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Centennial, CO, USA
Happy, you must have had an unhappy experience. I have never been charged more than ten cents a picture. I bet you paid for it to be a feature or gallery item. They do have all sorts of options designed to make you spend more. They take literally pocket change if the item doesn't sell. I think if it does sell they take like 10%. Although, it is more on high ticket items. Plus, if you use Paypal keep in mind they charge 2-3% and I think it is .30 a sale. Plus, if in like Happy's case, if the sale doesn't go through you can report it to Ebay and then I think you are only obligated for the listing charge.

They now have great downloads to manage your accounts on Ebay. I have used http://www.vendio.com/ for all my listings in the past. They are set up to manage all your images although you have a website so you might be able to store the images there and avoid paying the image fee. They have fun templates and once you get the basic look you want it ain't that hard.

If all else fails yes, do look for that Ebay University, it has been through Denver on several occasions and they have all day workshops for beginner and advanced sellers. I've never been able to attend since they are always on a day my store is opened.

All that being said, I have had some really good results selling antique items. Small antique items. I also had some ugly statues here in the store when I bought it that turned out to be collectors items that I sold every last one of. But, I am sitting on quite a few items that I just am too lazy to list. It is all about motivation.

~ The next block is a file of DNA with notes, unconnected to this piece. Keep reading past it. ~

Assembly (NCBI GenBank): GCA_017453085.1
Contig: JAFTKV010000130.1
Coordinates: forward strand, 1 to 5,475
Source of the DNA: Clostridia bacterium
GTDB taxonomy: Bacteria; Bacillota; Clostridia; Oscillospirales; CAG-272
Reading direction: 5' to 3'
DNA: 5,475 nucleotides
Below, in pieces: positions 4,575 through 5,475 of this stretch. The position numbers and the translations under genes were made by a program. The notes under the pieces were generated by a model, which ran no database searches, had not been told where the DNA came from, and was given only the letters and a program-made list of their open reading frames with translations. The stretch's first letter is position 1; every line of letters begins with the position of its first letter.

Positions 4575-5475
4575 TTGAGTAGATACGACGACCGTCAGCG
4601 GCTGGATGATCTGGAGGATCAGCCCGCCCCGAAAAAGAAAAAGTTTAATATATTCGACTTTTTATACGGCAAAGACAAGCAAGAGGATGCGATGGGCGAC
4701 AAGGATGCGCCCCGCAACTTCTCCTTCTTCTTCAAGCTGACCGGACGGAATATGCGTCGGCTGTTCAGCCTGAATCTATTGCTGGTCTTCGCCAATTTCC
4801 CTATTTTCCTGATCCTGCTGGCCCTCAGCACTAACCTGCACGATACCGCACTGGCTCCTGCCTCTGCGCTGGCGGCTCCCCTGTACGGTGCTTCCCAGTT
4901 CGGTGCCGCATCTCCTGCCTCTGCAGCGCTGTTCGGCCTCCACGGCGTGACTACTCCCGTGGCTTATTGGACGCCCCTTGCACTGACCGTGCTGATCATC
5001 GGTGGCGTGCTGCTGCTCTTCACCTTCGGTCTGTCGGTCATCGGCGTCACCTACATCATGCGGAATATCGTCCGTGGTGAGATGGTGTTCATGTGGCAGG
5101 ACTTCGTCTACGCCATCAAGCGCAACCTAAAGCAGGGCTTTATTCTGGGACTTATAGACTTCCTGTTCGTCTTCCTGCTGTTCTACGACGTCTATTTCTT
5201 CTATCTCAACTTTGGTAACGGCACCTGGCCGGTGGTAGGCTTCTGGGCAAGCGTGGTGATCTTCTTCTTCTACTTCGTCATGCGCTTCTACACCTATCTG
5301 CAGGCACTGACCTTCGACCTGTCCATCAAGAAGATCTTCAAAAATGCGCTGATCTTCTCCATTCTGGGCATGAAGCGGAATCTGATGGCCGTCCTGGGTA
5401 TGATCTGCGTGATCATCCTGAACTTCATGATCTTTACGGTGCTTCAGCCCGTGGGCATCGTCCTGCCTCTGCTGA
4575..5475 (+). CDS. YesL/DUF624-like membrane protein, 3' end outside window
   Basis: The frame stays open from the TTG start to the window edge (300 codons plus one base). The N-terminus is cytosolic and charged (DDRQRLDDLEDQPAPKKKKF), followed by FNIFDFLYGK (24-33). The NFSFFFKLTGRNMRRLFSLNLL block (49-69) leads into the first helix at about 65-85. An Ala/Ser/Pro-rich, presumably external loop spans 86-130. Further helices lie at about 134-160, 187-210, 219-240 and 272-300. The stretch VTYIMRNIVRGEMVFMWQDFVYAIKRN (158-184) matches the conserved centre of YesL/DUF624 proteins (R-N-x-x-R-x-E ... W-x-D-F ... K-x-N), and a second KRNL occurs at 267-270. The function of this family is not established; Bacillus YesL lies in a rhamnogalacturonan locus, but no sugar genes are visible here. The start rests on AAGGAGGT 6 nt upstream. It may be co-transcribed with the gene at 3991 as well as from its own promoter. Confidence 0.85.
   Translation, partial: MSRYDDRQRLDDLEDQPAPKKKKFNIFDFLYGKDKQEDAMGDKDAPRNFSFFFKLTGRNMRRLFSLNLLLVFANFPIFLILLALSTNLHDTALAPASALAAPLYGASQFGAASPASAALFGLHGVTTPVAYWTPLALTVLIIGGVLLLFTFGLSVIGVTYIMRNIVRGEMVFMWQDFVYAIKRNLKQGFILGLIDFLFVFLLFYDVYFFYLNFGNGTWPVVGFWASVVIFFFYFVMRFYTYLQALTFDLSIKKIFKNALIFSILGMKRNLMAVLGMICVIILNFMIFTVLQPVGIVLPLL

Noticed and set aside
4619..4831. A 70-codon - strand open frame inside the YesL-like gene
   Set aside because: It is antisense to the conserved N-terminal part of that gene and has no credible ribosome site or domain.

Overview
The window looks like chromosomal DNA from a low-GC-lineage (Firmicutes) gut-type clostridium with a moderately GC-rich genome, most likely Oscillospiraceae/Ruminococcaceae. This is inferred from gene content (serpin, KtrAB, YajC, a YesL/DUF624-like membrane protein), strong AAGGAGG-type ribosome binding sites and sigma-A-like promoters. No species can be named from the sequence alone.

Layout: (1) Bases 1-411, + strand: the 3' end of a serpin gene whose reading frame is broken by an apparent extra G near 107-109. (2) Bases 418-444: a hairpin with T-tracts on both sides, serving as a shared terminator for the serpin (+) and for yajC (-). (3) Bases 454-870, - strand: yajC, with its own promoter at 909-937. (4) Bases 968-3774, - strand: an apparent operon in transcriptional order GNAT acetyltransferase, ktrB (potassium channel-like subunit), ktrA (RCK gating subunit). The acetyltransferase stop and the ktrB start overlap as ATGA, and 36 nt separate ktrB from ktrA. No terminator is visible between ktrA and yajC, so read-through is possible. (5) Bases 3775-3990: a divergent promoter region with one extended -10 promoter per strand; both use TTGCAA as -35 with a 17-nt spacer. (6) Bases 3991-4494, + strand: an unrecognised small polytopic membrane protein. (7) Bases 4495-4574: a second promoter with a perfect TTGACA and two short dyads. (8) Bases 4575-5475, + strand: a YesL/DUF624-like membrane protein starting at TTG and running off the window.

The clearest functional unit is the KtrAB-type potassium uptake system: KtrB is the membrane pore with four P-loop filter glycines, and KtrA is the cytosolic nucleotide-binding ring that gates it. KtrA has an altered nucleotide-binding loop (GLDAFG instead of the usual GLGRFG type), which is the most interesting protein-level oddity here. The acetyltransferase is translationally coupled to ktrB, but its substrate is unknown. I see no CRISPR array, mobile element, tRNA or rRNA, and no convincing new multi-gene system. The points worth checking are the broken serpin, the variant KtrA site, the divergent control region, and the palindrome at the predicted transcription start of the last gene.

Also, Tom is right. Do your research on where you want your pricing. Don't start it at less than you want for it. I always marvel at the people who start the bidding at 1 cent without a reserve. Gotta have confidence it will sell for that.

Personally, I would like to find something steady to sell on Ebay, it would be perfect to manage in the store from listing to shipping. I just don't kwite know what I would sell.

Good luck!
 

boxer1

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Alberta, Canada
Most people won't even look at your listing on Ebay if you don't have a picture of the item. I'm one of them. Kathy mentions Paypal and although it is an additional fee it will also will broaden the buyer base as most people prefer the conveniance of using a credit card to pay for an item.
 

Lisa A

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Haymarket, VA
If you are going to do many ebay auctions, download the Ebay Turbolister. It is a free software on the ebay website that helps manage your auctions and allows you to set up your auctions in "bulk". Going through the ebay screens is fine for setting up one or two auctions but will take forever if you are doing any more than that. Plus it allows you keep all your auctions consistent, same look and feel, plus you can save templates to use later.